A newly-launched charity is embarking on a mission to reverse government cuts to its funding, claiming that the reductions will make it impossible to raise awareness of the difficulties and obstacles faced by the parents and carers of eerie children.
Howard Phillips, founder of the Little Horrors Support Group, says the plight of those raising uncanny offspring has been ignored for to too long and that the time has come for the monster to be kicked out of the closet. Speaking at the launch of the charity, he said ‘Being a parent is never easy, but when your ten year old insists on living in a well and will only come out to kill people it takes the burden of parenthood to a whole new level.
‘If your newborn is causing you sleepless nights, then spare a thought for your neighbour whose bundle of joy may be engaged in nightly communication with Great Cthulhu, Dark Lord of the Outer Dimensions who could be using the little tyke as a conduit to the East Midlands. Trust me, it happens.’
‘And yet the government is slashing our funding right to the bone. You’d think if anybody would have had a bit of sympathy for those dealing with manifestations of evil, it’d be George Osborne. But no such luck.’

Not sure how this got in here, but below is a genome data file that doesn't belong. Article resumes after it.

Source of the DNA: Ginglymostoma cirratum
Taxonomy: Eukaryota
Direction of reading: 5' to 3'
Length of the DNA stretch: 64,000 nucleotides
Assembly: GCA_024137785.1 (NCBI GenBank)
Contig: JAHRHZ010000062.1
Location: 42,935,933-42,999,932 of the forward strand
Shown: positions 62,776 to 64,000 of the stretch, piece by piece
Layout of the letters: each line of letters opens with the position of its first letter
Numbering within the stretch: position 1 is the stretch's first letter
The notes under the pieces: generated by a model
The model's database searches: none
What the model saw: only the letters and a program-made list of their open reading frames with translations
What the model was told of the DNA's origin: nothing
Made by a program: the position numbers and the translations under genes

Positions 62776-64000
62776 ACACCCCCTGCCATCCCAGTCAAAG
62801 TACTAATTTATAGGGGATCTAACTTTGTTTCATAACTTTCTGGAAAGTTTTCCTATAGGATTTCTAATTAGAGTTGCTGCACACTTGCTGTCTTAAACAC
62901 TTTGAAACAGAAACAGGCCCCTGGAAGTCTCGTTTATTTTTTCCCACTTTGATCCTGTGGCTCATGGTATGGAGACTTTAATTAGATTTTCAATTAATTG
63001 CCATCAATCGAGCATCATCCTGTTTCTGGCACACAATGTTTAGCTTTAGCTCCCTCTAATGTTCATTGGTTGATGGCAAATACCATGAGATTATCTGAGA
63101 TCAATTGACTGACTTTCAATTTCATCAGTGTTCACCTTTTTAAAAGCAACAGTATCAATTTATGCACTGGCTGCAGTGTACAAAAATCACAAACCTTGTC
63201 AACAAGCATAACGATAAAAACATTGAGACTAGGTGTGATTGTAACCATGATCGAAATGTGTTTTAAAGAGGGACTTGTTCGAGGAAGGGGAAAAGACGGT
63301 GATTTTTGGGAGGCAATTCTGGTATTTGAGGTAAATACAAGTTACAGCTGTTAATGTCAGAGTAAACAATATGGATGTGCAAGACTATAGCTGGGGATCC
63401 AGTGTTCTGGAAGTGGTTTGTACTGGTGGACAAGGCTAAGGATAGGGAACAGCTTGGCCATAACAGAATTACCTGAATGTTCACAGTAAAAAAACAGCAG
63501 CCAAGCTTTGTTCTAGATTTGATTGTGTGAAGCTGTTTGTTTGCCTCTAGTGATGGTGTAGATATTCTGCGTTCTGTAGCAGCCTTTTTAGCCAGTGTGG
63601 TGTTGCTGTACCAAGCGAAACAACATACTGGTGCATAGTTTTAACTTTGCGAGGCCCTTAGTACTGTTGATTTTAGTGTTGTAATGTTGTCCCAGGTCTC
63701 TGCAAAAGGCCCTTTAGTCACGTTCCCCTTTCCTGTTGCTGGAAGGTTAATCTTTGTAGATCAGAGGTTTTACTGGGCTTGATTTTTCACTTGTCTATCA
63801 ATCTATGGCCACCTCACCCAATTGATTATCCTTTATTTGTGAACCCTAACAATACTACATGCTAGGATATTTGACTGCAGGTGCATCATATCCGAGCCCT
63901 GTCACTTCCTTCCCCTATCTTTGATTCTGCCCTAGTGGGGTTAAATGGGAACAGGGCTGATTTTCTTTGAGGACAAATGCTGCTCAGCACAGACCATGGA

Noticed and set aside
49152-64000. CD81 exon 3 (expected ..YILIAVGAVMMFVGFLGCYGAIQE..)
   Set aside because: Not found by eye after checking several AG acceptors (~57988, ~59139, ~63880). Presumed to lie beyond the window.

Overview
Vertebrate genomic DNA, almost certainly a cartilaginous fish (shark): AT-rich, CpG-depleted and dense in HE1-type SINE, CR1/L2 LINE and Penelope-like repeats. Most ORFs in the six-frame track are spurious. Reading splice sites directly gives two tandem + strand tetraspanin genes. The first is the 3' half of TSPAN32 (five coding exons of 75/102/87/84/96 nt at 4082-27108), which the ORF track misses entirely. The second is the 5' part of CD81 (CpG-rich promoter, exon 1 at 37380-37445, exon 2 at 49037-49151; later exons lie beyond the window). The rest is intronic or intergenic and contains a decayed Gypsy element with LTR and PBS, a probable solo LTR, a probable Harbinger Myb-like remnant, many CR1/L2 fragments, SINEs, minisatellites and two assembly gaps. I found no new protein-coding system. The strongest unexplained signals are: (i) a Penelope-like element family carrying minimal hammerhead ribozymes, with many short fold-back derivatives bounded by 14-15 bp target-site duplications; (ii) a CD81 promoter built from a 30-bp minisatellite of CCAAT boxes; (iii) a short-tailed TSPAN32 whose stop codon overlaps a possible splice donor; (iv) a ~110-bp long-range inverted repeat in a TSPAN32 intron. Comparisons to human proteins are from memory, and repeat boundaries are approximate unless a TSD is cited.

Mr Phillips explains that spooky kids can be most problematic during adolescence, citing the example of his own teenage daughter who developed a worryingly close relationship with the man next door – who had been dead for fifty years. ‘That’s the kind of thing that can make you reconsider your guidelines regarding unsuitable boyfriends,’ he said.
Those who carry the heaviest burden are perhaps the parents of creepy twins. “Adopted ones are the worst,” says Mr Phillips, ‘because you never be sure where the’ve come from and what they’ve brought with them. They just sit there in silence, communicating telepathically, then they’ll share a quick malicious smile and suddenly – bang – granny’s head explodes. That can put a serious strain on any family unit.’
Phillips says that if your child’s interests include talking in ancient Aramaic, crawling across the ceiling or reanimating the dead, then it’s probably time to give him a call. ‘We feel that we can offer not only moral support but practical and genuinely useful advice. In my experience Mumsnet isn’t that helpful when it comes to battling the minions of Hell.’